Revealed: State’s $200m takeover of Pacific island
Queensland is set to take control of Norfolk Island after New South Wales pulled the pin on a $192 million deal to manage the secluded tourist haven.
The Courier-Mail can reveal the State Government is in talks with the Commonwealth about providing health and education services on the remote volcanic island with a six-year deal with New South Wales set to expire in June.
Tourism bosses believe Norfolk Island, an isolated Australian territory located about 1400km off Brisbane in the Pacific Ocean with just 1800 residents, will be another jewel in the state's tourism crown.
Its Commonwealth-funded Norfolk Island Regional Council provides local and some state government services - however health and education funding has been dispensed by NSW since 2016, costing about $32 million each year.
With NSW flagging its intention to walk away from the island in June, the federal government is scrambling to find another state or territory willing to take the service contract.
Premier Annastacia Palaszczuk did not comment on Queensland's prospect, but it is understood the state is in detailed talks with the Commonwealth about offering support.
The Australian Capital Territory has already knocked back the federal government's service request, seemingly putting Queensland in a one-horse race to take control.
The detail of the island deal is yet to be decided, however it is understood Queensland would continue managing more than $32 million in health and education services and the federal government would assist with at least some of the cost.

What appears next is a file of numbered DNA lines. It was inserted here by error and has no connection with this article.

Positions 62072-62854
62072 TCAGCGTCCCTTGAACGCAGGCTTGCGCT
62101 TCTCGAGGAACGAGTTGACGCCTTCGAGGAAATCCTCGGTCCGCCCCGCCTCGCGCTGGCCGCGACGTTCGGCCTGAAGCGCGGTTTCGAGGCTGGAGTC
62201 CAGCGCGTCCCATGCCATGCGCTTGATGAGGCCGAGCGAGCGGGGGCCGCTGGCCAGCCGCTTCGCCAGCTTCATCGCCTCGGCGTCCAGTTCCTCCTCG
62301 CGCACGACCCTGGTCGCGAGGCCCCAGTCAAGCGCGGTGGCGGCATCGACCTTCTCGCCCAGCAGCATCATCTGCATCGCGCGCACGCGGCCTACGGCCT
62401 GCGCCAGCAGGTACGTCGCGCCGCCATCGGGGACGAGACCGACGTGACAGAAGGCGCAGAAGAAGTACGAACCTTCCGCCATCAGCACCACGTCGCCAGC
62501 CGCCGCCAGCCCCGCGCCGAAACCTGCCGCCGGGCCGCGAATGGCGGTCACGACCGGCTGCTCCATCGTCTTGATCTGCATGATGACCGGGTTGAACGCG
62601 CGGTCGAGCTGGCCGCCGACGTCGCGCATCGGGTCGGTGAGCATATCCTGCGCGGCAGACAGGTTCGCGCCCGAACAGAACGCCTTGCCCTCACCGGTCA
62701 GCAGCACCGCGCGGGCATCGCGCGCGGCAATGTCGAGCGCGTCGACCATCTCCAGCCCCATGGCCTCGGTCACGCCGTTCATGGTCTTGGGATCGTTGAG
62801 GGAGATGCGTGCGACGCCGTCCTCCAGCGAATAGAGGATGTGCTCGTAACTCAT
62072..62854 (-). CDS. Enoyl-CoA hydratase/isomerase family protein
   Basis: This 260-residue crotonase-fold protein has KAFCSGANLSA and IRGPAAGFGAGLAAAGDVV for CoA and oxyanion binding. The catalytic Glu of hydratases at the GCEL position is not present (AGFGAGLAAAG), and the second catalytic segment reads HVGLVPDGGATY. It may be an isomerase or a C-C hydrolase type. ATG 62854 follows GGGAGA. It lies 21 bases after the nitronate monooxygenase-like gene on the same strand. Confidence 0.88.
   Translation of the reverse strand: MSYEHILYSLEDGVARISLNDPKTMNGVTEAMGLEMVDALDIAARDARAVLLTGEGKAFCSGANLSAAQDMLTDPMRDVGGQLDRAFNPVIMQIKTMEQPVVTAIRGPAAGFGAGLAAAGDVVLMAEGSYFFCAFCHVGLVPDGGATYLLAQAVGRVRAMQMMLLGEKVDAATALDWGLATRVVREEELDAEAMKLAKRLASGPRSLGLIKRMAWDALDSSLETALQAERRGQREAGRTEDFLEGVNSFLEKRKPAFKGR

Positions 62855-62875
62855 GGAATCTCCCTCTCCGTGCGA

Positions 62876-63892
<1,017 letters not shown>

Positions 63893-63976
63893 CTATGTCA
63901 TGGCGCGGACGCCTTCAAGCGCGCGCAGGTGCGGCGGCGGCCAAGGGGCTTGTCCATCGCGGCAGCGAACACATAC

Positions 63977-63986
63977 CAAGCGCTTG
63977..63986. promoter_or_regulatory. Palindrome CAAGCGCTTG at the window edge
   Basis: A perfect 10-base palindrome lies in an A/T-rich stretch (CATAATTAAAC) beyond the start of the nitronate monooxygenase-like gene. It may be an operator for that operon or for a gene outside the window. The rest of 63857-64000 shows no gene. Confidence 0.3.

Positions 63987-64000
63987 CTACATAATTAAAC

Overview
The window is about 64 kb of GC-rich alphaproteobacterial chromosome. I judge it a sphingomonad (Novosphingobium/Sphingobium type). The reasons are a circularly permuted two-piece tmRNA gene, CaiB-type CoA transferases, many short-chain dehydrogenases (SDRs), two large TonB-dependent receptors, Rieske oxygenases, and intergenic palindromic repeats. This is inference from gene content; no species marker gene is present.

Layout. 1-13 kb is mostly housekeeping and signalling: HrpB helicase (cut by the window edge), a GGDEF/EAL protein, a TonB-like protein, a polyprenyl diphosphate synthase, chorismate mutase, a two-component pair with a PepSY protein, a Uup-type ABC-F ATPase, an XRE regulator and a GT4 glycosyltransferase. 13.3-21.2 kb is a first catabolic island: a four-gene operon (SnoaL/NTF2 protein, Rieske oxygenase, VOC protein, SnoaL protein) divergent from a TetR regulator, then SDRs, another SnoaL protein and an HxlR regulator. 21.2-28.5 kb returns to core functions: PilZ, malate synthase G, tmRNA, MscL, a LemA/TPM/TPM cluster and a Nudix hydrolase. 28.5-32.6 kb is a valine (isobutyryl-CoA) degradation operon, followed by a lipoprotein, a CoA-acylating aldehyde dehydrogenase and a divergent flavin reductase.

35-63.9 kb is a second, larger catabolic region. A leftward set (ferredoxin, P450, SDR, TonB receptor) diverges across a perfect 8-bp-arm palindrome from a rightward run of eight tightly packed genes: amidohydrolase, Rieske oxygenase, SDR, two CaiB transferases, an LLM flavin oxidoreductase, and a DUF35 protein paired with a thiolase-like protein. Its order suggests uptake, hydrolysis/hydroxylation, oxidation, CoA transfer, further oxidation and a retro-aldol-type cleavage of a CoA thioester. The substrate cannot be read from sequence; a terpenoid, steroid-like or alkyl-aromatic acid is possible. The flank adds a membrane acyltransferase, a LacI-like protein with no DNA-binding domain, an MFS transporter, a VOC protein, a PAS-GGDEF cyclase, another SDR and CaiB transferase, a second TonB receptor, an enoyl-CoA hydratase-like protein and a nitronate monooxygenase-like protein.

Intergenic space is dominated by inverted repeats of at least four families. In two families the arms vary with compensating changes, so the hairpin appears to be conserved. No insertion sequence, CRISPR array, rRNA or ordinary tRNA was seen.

It is unlikely Queensland would receive an economic return from its investment, however, insiders say the tourism benefits could be substantial.
Norfolk Island is one of Australia's oldest territories, settling six weeks after the First Fleet sailed into Sydney in 1788.
It operated as a brutal penal settlement until 1855 and was used a vital refuelling depot during the Second World War.
Former federal Minister and Norfolk Island administrator Garry Hardgrave backed Queensland's bid to help service the historically-significant island.
"Queensland is highly experienced in remote learning and remote services so it wouldn't be a bad thing," he said.
"I don't see any downside."
Mr Hardgrave, the island's administrator between 2014 and 2017, said many of its residents already used Queensland hospitals and education facilities.
He said there were significant "natural linkages" between the state and the heritage-rich island.
"The history there is amazing and every Australian should go there once in their lifetime," he said.
Queensland Tourism Industry Council CEO Daniel Gschwind agreed Norfolk Island would be a significant addition to the state's destination portfolio.
"Adding some further attractions to Queensland's already pretty impressive island offering would be something beneficial," he said.
"We already have a good aviation connection to Northern Island and we would welcome another jewel in our tourism crown.
"It's a laid back and quiet place."
Before COVID-19 the island hosted about 25,000 visitors each year, generating about $33 million and making up about 40 per cent of the economy.
Until 2010 its residents paid no federal income tax.
This year the island, where people speak English and the local language of Norf'k, was crippled by the lack of tourists due to the pandemic.
The worsening economic situation prompted the federal government last month to suspend the Norfolk Island Regional Council for three months after an auditor's report found critical concerns in the governance, performance and sustainability of the island's finances.
The 34 square km island operates a large trade deficit, with $3 million in exports overshadowed by a $60 million imports cost.
Originally published as Revealed: State's $200m takeover of Pacific island